What does the future hold for Silicon Valley? Reflection on Poland’s Top 500 Innovators’ visit at the Institute of the Future.
By Ela Kozera
One hundred years ago, there was no better place in the world to grow fruit than in the Santa Clara Valley, which, filled with over 100, 000 acres of fruit trees, was known as “The Valley of Heart’s Delight.” Aside from the fruit orchards, countless canneries and fruit processing plants shipping millions of fruit cans worldwide annually dominated the valley’s landscape. Some of the plants such as Ferry-Morse Seed Co., Sunsweet and Libby’s, to name just a few, were the industry leaders.
And then came a change with the mission and vision of many. Among them, professor Fred Terman, who in 1951 co-established the Stanford Industrial Park (now known as Stanford Research Park) as the world’s first cutting-edge technology park housing such companies as Varian Associates, Hewlett Packard, Eastman Kodak, General Electric, and Lockheed Corporation. The Father of Silicon Valley, as professor Fred Terman is described, by encouraging and promoting innovation, laid the foundation for future generations in creating Silicon Valley that we know today. In 1957, eight pioneers founded Fairchild Semiconductor Corporation whose entrepreneurial spirit ultimately gave roots to many successful chip companies. Eventually in 1971, the iconic name Silicon Valley was born making this region later on the innovation capital of the world.
The Silicon Valley that we live in today is being shaped by the presence of thousands of technology companies with such giants as Apple, Google, Facebook, Oracle, Cisco, Intel, Tesla, Uber and Twitter among them. As the leaders of their respective industries, each of these companies makes the world believe that every technological revolution is possible in this magical place.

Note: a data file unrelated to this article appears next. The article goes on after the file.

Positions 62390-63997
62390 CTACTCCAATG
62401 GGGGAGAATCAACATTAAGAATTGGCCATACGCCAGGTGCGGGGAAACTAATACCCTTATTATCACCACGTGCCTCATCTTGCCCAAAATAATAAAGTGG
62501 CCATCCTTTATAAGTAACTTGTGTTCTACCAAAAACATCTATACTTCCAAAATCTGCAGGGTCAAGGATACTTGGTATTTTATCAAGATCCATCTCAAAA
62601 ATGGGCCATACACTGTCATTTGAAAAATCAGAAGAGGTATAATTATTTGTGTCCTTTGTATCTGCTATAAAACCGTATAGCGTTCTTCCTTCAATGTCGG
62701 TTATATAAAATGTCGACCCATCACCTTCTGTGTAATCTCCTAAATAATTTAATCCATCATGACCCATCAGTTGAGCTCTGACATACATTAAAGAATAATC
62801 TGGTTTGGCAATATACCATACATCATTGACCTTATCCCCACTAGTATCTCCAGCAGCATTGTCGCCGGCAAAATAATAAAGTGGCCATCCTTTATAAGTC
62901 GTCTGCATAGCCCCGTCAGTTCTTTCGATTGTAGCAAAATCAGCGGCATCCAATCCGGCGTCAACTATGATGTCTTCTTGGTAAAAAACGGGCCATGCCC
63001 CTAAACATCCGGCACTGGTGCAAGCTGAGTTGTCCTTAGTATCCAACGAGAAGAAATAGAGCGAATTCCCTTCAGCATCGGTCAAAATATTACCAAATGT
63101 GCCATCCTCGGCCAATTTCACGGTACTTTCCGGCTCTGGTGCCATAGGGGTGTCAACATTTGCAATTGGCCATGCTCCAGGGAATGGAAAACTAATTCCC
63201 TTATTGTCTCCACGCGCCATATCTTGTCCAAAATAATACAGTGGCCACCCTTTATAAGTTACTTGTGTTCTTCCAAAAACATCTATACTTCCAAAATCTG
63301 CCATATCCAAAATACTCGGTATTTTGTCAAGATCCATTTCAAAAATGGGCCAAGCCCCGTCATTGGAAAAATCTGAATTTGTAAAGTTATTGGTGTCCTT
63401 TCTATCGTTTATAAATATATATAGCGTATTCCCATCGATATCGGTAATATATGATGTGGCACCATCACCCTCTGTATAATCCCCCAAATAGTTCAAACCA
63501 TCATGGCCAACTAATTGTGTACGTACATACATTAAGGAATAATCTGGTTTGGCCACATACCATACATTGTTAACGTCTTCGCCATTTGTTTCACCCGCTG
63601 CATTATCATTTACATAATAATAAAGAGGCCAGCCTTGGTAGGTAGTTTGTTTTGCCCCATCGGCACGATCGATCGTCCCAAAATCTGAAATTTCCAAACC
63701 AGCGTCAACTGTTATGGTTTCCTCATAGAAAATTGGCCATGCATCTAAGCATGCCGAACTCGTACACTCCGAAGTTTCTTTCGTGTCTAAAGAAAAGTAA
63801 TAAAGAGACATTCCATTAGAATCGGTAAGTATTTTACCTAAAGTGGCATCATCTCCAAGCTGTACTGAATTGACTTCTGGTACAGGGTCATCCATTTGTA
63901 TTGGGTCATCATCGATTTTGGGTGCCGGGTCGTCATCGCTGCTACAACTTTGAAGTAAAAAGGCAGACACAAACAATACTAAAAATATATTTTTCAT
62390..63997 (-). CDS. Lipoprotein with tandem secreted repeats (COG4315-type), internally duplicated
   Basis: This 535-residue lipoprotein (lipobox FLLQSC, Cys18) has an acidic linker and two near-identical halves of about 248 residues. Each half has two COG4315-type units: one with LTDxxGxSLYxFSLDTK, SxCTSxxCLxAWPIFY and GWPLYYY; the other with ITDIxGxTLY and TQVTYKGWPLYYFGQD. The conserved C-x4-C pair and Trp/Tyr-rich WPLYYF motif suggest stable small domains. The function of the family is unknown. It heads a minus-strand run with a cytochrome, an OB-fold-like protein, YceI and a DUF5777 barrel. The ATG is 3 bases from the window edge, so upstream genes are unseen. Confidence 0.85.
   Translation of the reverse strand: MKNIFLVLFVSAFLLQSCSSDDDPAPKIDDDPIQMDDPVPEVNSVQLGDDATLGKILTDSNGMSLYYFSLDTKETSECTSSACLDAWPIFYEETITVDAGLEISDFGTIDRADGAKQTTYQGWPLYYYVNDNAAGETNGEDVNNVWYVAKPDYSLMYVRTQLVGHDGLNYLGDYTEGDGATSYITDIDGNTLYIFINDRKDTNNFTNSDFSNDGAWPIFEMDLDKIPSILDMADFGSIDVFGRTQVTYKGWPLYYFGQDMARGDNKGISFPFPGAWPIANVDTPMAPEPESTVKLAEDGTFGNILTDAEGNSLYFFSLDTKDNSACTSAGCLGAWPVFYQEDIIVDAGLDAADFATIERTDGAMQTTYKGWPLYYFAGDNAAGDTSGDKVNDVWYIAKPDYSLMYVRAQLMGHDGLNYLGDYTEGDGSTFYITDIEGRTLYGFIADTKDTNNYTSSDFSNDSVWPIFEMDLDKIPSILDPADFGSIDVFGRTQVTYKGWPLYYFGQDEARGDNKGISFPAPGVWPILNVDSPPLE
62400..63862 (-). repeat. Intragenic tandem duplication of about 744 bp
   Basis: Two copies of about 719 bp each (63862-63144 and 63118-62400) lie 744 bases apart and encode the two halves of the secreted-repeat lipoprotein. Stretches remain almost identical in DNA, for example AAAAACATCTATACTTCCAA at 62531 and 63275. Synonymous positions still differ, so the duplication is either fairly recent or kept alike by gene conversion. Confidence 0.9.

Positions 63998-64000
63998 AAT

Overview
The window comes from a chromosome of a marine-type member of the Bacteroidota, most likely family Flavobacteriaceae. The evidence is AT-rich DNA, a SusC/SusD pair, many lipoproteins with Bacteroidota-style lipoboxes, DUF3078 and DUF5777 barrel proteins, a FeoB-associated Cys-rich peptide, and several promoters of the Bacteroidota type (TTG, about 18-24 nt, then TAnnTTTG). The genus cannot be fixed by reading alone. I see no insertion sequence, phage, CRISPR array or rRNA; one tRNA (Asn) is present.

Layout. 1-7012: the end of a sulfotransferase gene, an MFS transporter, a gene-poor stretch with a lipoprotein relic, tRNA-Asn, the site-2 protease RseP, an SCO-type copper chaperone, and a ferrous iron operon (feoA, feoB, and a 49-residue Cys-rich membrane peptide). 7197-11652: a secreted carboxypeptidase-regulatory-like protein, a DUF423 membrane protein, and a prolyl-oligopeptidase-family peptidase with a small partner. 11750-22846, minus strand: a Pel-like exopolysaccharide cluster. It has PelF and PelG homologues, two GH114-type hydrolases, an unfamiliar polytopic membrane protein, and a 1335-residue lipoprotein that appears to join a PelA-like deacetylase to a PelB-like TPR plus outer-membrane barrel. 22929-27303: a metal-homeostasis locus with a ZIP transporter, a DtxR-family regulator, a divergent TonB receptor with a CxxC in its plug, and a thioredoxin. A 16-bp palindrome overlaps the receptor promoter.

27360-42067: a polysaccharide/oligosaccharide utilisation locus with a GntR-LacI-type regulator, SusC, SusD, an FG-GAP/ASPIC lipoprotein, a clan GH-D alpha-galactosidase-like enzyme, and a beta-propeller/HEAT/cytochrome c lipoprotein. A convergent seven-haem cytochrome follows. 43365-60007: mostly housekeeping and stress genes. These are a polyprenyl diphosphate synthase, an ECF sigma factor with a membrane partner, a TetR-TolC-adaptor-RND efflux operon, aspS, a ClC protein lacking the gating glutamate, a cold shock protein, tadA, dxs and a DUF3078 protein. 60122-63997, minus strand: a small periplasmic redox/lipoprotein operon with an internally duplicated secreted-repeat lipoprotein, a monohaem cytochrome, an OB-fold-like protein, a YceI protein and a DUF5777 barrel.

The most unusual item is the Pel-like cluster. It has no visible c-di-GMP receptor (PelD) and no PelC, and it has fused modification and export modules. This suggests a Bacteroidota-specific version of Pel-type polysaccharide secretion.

Recently, together with Poland’s Top 500 Innovators, I visited the Institute of the Future (IFTF) in Palo Alto, California. For almost five decades, IFTF has provided practical foresight by examining trends, signals, forces and shifts all around us. Using leading-edge research methodologies, IFTF offers practical tools and workshops for business, government and non-profits enabling them to imagine and build the future for their organizations, communities and teams. By researching the past and current trends, IFTF is forecasting the possibilities of the future. Each analyzed hypothetical story has different outcomes.
Hence, what does the future hold for Silicon Valley in ten, twenty, or fifty years? Which entity will emerge as the next revolutionary company? What a big vision will influence and change the minds of future generations?
Imagine the future where owning a car will be less appealing than having an access to it.
Imagine the future where multiple sensors will be embedded into our bodies telling us that, for example, we will have a heart attack in three hours.
Imagine sounds and voices that will be built into countless things around us, interacting with us as peer-to-peer talk.
Imagine the impossible becoming overnight reality.
That is the reality that we will be experiencing within the next ten years. Is the Silicon Valley ready for the next revolution? Are you ready for that future?